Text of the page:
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steed

[steed]
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noun
  1. a horse, especially a high-spirited one.
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Origin of steed

before 900; Middle English stēde, Old English stēda stallion; akin to stōd stud2; compare German Stute
Related formssteed·like, adjective
Dictionary.com Unabridged Based on the Random House Unabridged Dictionary, © Random House, Inc. 2018

Related Words

coltmarestallionfillyplugponynagfoalsteedgeldingmustangbronco

Examples from the Web for steed

Contemporary Examples

Historical Examples

  • "We shut the door when the steed's stolen, Mr. Arthur," was his salutation.

    The Channings

    Mrs. Henry Wood

  • I thank you, Captain, I shall use my own steed, which is waiting for me close at hand.

    The Black Tulip

    Alexandre Dumas (Pere)

  • Our steed was then put in again in a few seconds, and we proceeded on our way.

    My Double Life

    Sarah Bernhardt

  • And he brought back with him from that land a steed of the gods, nine feet high.

  • The steed was staked out in the field of the mushrooms of life.


British Dictionary definitions for steed

steed

noun
  1. archaic, or literary a horse, esp one that is spirited or swift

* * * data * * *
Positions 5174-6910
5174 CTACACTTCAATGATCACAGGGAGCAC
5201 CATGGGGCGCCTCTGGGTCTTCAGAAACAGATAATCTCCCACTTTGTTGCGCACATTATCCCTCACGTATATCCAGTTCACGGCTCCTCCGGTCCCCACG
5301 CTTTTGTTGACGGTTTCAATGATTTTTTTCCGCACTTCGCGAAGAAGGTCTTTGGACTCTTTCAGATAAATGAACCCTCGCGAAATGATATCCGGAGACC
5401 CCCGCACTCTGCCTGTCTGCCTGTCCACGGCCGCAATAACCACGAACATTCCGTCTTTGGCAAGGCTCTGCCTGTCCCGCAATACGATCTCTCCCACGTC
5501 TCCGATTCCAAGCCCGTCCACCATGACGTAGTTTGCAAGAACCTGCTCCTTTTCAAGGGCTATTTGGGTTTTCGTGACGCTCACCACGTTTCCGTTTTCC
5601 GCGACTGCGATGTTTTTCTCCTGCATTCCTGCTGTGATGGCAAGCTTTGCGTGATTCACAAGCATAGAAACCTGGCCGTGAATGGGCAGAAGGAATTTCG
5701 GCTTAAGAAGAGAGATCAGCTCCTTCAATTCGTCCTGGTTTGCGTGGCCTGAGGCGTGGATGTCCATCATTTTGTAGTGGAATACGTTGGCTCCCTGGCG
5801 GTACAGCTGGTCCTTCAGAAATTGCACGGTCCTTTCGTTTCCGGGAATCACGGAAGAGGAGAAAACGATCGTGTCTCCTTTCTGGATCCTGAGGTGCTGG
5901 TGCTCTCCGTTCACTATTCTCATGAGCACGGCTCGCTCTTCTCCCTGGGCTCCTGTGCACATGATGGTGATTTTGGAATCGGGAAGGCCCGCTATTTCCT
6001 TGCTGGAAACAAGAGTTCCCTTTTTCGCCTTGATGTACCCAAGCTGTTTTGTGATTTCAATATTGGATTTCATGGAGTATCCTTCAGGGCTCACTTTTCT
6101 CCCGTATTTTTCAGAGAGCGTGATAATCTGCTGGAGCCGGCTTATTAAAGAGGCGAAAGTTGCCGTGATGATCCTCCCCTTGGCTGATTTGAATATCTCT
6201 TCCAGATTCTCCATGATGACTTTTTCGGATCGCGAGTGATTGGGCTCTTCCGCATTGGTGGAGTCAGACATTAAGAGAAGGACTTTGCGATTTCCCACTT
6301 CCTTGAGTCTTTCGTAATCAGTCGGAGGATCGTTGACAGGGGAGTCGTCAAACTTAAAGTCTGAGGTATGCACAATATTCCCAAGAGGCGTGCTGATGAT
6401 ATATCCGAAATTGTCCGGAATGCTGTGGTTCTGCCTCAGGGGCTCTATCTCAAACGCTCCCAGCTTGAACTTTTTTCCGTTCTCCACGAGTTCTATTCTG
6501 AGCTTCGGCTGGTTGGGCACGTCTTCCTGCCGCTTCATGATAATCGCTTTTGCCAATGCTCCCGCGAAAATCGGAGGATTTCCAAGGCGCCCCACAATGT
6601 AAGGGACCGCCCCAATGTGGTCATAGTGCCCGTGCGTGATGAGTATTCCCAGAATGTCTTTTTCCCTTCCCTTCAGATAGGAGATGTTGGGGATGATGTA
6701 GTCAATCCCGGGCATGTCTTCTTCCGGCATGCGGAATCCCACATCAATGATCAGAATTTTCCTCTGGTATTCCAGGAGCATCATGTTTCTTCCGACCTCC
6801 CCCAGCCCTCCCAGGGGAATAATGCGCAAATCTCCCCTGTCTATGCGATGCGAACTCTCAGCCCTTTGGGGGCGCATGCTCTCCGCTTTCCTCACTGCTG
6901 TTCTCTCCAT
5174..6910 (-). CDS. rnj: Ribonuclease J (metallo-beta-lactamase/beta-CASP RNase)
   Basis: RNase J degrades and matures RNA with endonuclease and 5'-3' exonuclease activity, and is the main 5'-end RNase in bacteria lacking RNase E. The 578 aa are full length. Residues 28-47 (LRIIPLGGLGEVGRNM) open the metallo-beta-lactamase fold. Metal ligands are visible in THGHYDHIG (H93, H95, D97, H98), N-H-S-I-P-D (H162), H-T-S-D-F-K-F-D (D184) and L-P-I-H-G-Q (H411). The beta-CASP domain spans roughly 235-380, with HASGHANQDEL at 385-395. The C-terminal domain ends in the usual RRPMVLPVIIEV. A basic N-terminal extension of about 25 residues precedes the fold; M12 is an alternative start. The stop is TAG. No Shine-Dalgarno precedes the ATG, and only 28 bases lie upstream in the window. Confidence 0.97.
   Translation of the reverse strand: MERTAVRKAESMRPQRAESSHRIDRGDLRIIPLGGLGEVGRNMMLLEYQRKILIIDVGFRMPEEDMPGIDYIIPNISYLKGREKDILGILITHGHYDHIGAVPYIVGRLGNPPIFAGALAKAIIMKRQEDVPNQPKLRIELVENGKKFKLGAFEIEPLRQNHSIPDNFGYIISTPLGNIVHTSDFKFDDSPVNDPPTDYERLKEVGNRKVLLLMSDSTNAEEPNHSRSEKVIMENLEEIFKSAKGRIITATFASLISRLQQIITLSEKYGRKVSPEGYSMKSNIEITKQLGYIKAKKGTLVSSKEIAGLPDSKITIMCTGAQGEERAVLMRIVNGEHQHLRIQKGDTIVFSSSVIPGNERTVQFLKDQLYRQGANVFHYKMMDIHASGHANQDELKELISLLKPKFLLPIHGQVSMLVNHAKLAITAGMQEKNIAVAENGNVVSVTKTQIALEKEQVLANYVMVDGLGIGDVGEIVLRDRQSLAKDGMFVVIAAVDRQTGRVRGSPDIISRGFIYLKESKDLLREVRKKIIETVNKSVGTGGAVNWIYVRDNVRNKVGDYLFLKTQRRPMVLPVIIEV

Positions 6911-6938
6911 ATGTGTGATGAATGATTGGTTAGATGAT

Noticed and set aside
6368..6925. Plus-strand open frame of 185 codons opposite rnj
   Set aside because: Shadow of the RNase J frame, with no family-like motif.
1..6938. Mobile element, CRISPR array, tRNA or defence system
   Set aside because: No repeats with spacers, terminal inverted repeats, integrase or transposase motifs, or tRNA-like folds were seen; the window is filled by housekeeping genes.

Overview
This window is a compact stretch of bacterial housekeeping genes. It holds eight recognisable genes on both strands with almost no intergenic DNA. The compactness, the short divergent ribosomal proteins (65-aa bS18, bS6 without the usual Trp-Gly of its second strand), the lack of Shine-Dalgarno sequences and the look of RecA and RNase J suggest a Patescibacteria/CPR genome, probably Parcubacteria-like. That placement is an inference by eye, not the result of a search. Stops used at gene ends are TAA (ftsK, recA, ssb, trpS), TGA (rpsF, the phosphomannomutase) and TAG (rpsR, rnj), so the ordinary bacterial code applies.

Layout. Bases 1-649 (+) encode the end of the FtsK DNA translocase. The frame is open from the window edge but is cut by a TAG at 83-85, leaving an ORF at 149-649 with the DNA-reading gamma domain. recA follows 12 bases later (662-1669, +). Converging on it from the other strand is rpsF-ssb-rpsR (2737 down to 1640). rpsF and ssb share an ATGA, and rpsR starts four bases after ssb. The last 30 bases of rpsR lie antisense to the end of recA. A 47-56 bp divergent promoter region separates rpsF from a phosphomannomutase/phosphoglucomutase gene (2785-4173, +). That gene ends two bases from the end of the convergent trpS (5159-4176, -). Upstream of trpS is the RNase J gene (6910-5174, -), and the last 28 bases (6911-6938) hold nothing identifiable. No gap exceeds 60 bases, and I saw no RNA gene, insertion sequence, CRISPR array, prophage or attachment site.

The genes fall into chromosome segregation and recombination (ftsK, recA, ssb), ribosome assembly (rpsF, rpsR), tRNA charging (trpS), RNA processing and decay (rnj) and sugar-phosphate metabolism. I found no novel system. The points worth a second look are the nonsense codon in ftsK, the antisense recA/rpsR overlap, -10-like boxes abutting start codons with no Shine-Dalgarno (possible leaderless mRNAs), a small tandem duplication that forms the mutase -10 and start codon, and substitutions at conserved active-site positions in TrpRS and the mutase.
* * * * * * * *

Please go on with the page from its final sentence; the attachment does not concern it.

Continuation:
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Word Origin

Old English stēda stallion; related to German Stute female horse; see stud ²
Collins English Dictionary - Complete & Unabridged 2012 Digital Edition © William Collins Sons & Co. Ltd. 1979, 1986 © HarperCollins Publishers 1998, 2000, 2003, 2005, 2006, 2007, 2009, 2012

Word Origin and History for steed

n.

Old English steda "stallion, stud horse," from Proto-Germanic *stodjon (cf. Old Norse stoð), from the root of Old English stod (see stud (2)). In Middle English, "a great horse" (as distinguished from a palfrey), "a spirited war horse." Obsolete from 16c. except in poetic, rhetorical, or jocular language.

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Online Etymology Dictionary, © 2010 Douglas Harper